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Durango area public land closures extended

Perins Peak, Bodo wildlife areas and Animas City Mountain upper trails remain closed through April 30
People using the Perins Peak State Wildlife Area west of Durango, in this photo from 2014, are in violation of several rules, including a seasonal closure. (Jerry McBride/Durango Herald file)

The snowy winter has been a gift to reservoirs, but a scourge to the wild ungulates that roam the hills outside Durango. In light of the remaining snow cover, Colorado Parks and Wildlife, the Bureau of Land Management and the city of Durango announced Monday to extend wildlife closures in the area through the end of April.

Heavy snowfall has resulted in limited availability of viable food for deer and elk in higher elevation areas. As a result, big-game animals are prolonging their stay at lower elevations around Durango where there is more forage, which will allow them to restore their body condition.

“They're definitely stressed,” said Durango area CPW Wildlife Manager Adrian Archuleta.

Areas closed until April 30

  • Bodo State Wildlife Area: Public access is prohibited from Dec. 1 through April 30. The Smelter Mountain Trail is open for foot access only from 10 a.m. to 2 p.m. and dogs are prohibited. Small game hunting is allowed south of County Road 210.
  • Perins Peak State Wildlife Area: Public access is prohibited from Dec. 1 through April 30. However, closures remain in effect through July 31 in areas east of La Plata County Road 208.
  • Big Canyon and Sale Barn trailheads off U.S. Highway 160 are closed to all public use.
  • South Rim trail, including portions of Sidewinder and Cowboy trails on BLM property accessed from Carbon Junction trail or Crites Connection.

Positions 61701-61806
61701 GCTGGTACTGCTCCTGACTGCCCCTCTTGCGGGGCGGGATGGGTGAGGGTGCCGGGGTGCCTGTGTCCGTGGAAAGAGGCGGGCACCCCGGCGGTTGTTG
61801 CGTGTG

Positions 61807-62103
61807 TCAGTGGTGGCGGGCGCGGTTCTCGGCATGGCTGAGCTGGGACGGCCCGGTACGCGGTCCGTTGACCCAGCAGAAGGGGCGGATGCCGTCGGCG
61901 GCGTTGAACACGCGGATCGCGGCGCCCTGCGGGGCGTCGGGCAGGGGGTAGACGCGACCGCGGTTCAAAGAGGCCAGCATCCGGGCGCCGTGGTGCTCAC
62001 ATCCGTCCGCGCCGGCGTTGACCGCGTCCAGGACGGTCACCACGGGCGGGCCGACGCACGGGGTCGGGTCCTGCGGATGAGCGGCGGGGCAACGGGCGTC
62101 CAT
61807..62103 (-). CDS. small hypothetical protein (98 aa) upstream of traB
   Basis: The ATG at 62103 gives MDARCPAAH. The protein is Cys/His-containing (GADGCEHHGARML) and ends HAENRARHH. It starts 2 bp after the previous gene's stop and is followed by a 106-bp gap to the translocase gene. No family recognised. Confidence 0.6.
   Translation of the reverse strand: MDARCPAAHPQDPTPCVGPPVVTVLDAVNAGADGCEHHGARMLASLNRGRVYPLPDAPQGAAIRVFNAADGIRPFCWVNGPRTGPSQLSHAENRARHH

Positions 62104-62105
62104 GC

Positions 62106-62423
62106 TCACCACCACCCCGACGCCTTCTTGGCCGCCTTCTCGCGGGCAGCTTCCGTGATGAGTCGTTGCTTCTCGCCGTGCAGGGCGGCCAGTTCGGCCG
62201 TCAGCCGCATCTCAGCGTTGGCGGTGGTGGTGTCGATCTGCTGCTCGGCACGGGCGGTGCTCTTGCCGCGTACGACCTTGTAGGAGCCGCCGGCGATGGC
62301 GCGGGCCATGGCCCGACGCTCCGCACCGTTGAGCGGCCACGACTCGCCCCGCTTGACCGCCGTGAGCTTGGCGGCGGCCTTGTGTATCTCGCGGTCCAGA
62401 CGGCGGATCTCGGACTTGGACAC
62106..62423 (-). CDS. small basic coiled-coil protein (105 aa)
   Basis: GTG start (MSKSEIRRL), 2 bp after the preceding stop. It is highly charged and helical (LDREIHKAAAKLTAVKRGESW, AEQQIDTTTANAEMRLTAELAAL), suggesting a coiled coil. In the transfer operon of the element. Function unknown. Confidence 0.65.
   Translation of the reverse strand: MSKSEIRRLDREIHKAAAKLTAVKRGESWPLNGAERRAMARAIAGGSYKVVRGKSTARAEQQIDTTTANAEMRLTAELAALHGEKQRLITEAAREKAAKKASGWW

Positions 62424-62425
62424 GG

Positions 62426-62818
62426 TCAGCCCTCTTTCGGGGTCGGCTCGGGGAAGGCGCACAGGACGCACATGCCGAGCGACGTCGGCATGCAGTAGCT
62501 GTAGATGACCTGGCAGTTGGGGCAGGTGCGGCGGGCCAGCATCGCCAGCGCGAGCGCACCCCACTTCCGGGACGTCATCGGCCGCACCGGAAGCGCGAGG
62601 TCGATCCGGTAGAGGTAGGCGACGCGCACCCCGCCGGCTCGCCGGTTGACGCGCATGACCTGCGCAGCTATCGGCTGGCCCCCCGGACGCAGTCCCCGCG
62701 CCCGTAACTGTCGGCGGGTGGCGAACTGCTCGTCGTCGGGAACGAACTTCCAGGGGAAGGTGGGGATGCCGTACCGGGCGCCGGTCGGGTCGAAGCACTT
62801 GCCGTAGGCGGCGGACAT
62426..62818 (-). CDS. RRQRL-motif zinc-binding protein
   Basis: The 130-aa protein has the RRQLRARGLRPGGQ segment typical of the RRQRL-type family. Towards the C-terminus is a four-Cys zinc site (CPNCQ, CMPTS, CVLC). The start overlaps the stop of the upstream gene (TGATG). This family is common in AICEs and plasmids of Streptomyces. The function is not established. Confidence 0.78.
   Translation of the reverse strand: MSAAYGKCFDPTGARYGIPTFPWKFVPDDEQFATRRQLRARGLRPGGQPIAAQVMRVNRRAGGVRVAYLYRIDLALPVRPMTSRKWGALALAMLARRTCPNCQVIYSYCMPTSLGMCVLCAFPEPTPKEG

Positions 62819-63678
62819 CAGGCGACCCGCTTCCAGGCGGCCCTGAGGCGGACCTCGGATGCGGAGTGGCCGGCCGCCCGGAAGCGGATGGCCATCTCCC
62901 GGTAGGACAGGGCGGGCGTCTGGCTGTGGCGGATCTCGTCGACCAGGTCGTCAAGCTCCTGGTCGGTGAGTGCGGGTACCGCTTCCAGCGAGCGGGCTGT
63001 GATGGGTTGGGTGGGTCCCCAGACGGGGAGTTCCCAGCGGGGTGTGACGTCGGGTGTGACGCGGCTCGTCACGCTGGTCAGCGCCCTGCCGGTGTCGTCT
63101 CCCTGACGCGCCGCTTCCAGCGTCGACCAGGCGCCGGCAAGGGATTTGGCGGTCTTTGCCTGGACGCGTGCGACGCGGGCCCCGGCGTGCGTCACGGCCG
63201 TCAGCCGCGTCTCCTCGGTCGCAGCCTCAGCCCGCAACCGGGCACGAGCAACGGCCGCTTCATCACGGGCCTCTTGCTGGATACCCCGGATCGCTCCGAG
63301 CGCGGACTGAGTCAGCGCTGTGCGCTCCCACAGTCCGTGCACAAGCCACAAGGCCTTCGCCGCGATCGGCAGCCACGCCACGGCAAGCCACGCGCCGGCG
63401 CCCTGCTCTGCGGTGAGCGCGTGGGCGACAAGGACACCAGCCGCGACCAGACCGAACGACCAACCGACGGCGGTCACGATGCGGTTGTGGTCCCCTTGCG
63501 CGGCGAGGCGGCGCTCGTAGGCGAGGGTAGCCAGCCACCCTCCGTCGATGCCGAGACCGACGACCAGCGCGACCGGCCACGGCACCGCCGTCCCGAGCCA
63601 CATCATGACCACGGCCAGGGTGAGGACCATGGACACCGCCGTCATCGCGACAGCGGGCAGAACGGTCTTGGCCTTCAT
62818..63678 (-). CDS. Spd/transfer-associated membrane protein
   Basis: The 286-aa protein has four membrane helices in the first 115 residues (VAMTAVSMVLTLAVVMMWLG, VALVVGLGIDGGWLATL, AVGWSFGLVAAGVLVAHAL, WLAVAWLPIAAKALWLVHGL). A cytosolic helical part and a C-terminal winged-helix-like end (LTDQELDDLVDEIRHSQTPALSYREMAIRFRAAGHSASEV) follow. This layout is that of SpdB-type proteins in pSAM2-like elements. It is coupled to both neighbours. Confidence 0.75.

• Grandview BLM trails accessed from Three Springs.
  • Animas City Mountain upper loop trails.
  • All upper trails as marked in the Twin Buttes open space area.

The standard seasonal closures were last extended through the end of April in 2019. Archuleta said other regions in the state have, on occasion, extended closures past April, but that such an extension would be unprecedented in the Durango area.

Archuleta said CPW officers will try to step up enforcement in the closed areas during the extended closures. The closures are well-documented by signs, CPW officials say.

“It's always tempting this time of year, especially as we start to get warm days, people are champing at the bit to get out,” Archuleta said. “And so we continue to ask people to respect these closures – with these extended closures, it’s a couple more weeks and it's tough to swallow but it really does give the animals just that little extra bit of time to make their way up to transition range.”

The wildlife closures that went into affect Dec. 1 will be extended through April 30. (Courtesy of the Bureau of Land Management)

Officials with CPW, the BLM and the city are urging those seeking outdoor opportunities to take advantage of alternative locations such as Horse Gulch, Overend Mountain Park, Dalla Mountain Park, Skyline, the lower loops on Animas City Mountain connecting to Dalla Mountain Park and the lower Twin Buttes trails.

“We recognize this has been a long, intense winter for humans, too, and we’re all excited to get back on the trails,” said city of Durango Natural Resources Manager Amy Schwarzbach in a news release. “We appreciate the patience and support of Durango trail users at this time. We have great alternative places to recreate and hard surface trails to enjoy for just a couple more weeks while snow melts and wildlife can move across the landscape and while our trails dry out to prevent damage to muddy trails.”


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